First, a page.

The sustainable statement shawl
1. December 2020
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Finally, Winter is coming (you may notice I haven’t re-watched Game of thrones for a long time, or I would not rejoice over signs of winter). Outside the air smells of burned wood and coldness, the roofs are white and frozen over and the grass is crisp and hard because every single drop of dew is frozen.
Finally… I have a good reason to make another shawl. Last week I presented you my brown crochet shawl, which I made for a brown coat, which I now do not wear, because it is too cold. Oh my, what a chain of causation. With ice and snow, blizzards and dark nights looming over my head, there were only two feasible solutions: making a new coat or making another shawl.

The shawl it is. And it is the first one I neither knitted nor crocheted, no I sewed it.
I follow some sustainable fashion brands on instagram and last week I stumbled over the photo of a ginormous fluffy shawl made from scraps and old sweaters. It was in different shades of white, beige and pink and I needed it immediately. So, I hopped into my fabric den (aka the sleeping room) and excavated several scraps of pink and red jersey and a bit of fluffy fabric my husband had used for toy making. But I must confess I also bought a bit of fabric, as these scraps were not enough for the vastness of the shawl I envisioned.

several scrap fabrics arragend after color

Back home (sorry it was late, therefor the badly illuminated photos) I immediately arranged the fabrics and got to work. I imagined a more colourful and variegated front and a calmer backside made from only two different fabrics and all pulled together by knitted white end pieces. My first act, because I have no serger, was to secure the knitted fabric with an overlock stitch, so that it would not unravel during my designing process.

securing the fraing stitches of a knitted fabric with the sewing machine

After this step I cut the different scraps and sewed them together, so that I got a 20-wide rectangle. I have no experience in quilting and so I only dared to cut straight lines (although I really wanted to sew a circle) … ok, I tried myself on one curved line, but that’s it. The rest of the scrap fabrics I formed into triangles and mostly rectangles. The more difficult forms are a future project.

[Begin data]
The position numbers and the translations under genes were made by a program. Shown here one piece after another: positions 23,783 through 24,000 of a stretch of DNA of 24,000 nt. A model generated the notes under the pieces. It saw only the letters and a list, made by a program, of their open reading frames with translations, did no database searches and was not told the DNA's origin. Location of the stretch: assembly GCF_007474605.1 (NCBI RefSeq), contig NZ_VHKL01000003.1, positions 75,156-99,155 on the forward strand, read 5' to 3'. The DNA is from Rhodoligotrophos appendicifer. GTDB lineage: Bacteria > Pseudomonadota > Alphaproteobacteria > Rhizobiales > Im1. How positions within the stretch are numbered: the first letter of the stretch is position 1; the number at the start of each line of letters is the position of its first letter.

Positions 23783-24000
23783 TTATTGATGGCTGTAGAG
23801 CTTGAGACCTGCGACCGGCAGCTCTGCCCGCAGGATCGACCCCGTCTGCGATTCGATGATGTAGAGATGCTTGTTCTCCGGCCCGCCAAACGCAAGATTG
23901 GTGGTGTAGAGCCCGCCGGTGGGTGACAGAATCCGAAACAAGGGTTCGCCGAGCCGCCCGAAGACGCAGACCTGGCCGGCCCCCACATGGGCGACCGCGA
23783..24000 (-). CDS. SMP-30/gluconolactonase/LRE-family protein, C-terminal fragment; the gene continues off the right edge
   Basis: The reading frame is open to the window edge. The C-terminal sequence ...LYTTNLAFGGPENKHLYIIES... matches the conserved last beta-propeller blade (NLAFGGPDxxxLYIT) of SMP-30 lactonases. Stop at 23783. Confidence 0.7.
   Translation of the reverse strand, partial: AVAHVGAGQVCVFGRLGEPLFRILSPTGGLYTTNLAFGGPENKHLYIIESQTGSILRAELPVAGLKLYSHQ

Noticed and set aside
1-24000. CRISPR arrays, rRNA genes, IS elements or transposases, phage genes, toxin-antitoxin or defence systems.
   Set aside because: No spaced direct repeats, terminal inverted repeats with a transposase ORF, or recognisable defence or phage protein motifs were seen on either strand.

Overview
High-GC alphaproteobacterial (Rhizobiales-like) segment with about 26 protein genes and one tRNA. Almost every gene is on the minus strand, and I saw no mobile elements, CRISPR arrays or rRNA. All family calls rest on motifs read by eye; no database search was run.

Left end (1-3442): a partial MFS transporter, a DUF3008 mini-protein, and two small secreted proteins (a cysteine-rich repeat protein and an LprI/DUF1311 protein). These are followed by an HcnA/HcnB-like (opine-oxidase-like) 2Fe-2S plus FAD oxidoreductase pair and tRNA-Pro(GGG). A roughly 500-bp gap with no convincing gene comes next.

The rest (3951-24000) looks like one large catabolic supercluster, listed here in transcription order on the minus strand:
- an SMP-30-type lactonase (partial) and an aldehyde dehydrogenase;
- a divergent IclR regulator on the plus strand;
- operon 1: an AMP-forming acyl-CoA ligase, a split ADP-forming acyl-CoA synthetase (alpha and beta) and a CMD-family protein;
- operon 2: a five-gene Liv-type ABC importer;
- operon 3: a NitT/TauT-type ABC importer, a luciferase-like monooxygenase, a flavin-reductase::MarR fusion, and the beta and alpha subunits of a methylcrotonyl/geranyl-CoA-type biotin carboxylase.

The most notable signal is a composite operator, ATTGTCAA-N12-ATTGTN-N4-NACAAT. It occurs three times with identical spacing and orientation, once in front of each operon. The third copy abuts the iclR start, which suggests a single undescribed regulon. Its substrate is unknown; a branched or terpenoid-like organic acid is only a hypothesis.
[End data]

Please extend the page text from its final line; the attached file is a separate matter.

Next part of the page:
sewing fluffy fabric into a patchwork shawl

The last step was to turn the shawl inside out which was easier than thought because of the stretchiness of the fabric. But it looks kind of funny… as if I turned a poor snake inside out.

turning the huge shawl inside out

Playing with the different colours and structures of the fabric was a lot of fun, so much fun, that I initially made the shawl too big (actually the shawl is still too big, but I tell myself its fashion forward).

Simone presenting her enormous shawl

I cut out a whole section which I later formed into a kind of cowl.

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I love this shawl so much, that I went hunting for discarded knitted sweaters which nobody wants to wear anymore and I will make more ginormous sewn shawls in different color combinations (I cannot speak more clearly about this… you know Christmas…. loved people might read my blog).

Simone wearing her handmade shawl outside in a garden in front of frozen kohlrabi
at the bottom of these photos you can see our half frozen kohlrabi, which I fear, will not get bigger this year.

Thank you @crosheille for iniciating and @muscara and @marblely for hosting the #needleworkmonday. If you want to see more beautiful projects with yarn, fabric and most of all needles, follow @needleworkmonday on hive blog. Or even better grab your needles and keyboard and join the #needleworkmonday community. You can read more comments on this post on my hive blog

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